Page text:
Word Wednesday.

Canting

Adjective: affectedly pious or righteous <a canting moralist> [Origin: 5Cant.]

(1663)

1Cant

Adjective dialectal, England: Lively, Lusty. [Origin: Middle English, probably from Middle Low German kant.]

(14th Century)

²Cant

Transitive verb.

1: to give a cant or oblique edge to: bevel.

2: to set at an angle: Tilt.

3: Chiefly British: to throw with a lurch.

Intransitive verb.

1: to pitch to one side: lean.

2: slope.

[Origin: ³Cant]

(Circa 1543)

³Cant

Noun.

1: Obsolete: corner, niche.

2: an external angle (as of a building).

3: a log with one or more squared sides.

4a: an oblique or slanting surface b: inclination, slope.

[Origin: Middle English cant side, probably from Middle Dutch or Middle French dialect; Middle Dutch, edge, corner, from Middle French dialectal (Picard), from Latin canthus, cantus iron tire, perhaps of Celtic origin; akin to Welsh cant rim; perhaps akin to Greek kanthos corner of the eye.]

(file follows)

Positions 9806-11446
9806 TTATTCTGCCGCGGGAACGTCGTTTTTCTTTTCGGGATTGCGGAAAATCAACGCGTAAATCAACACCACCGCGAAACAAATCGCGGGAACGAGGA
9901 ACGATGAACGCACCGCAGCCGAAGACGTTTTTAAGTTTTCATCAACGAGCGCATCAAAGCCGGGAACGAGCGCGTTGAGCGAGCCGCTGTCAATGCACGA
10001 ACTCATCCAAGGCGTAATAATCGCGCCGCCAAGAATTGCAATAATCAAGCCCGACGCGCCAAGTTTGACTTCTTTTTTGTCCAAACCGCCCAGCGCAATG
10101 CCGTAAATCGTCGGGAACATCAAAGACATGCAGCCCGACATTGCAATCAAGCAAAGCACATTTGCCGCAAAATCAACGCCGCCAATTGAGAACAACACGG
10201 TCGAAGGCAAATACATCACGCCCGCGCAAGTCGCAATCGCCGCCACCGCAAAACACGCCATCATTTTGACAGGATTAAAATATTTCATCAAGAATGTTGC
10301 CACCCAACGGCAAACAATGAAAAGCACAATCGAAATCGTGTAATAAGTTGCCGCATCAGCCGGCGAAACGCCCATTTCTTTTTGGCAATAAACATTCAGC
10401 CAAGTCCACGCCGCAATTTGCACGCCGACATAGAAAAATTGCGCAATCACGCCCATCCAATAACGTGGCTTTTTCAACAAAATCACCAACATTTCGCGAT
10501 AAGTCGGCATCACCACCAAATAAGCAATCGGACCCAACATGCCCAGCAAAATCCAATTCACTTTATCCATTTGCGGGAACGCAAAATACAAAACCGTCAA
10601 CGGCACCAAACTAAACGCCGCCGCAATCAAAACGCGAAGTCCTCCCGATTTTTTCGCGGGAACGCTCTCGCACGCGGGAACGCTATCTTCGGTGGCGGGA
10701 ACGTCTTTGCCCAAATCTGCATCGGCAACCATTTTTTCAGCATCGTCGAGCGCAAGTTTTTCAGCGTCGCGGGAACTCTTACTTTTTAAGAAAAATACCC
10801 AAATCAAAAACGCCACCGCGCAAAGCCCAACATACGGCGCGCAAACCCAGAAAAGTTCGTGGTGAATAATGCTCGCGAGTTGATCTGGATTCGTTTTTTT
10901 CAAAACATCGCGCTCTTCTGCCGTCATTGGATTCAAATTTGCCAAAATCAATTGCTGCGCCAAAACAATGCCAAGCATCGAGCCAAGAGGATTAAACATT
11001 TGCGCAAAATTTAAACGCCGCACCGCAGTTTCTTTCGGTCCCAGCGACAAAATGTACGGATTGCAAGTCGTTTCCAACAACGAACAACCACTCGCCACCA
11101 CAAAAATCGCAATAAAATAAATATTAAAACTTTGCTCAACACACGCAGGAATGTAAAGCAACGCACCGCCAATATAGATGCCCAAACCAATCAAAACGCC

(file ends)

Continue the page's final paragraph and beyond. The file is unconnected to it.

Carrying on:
(1603)

4Cant

Adjective.

1: having canted corners or sides.

2: inclined.

(1663)

5Cant

Intransitive verb.

1: to talk or beg in a whining or singsong manner.

2: to speak in cant or jargon.

3: to talk hypocritically.

[Origin: perhaps from Middle French dialect (Norman-Picard) canter to tell, literally, to sing from Latin cantare.]

(1567)

6Cant

Noun.

1: affected singsong or whining speech.

2a: the private language of the underworld. b: obsolete: the phraseology peculiar to a religious class or sect. c: jargon.

3: a set or stock phrase.

4: the expression or repetition of conventional or trite opinions or sentiments; especially: the insincere use of pious words.

(1640)

“You could certainly call it that,” said Cornish. “Pompous, canting old hypocrite!” he went on. “Everybody’s got it in for him. Throws his weight about, ultra sanctimonious, and neck deep in graft for years past!” – The Mirror Crack’d from Side to Side, Agatha Christie.

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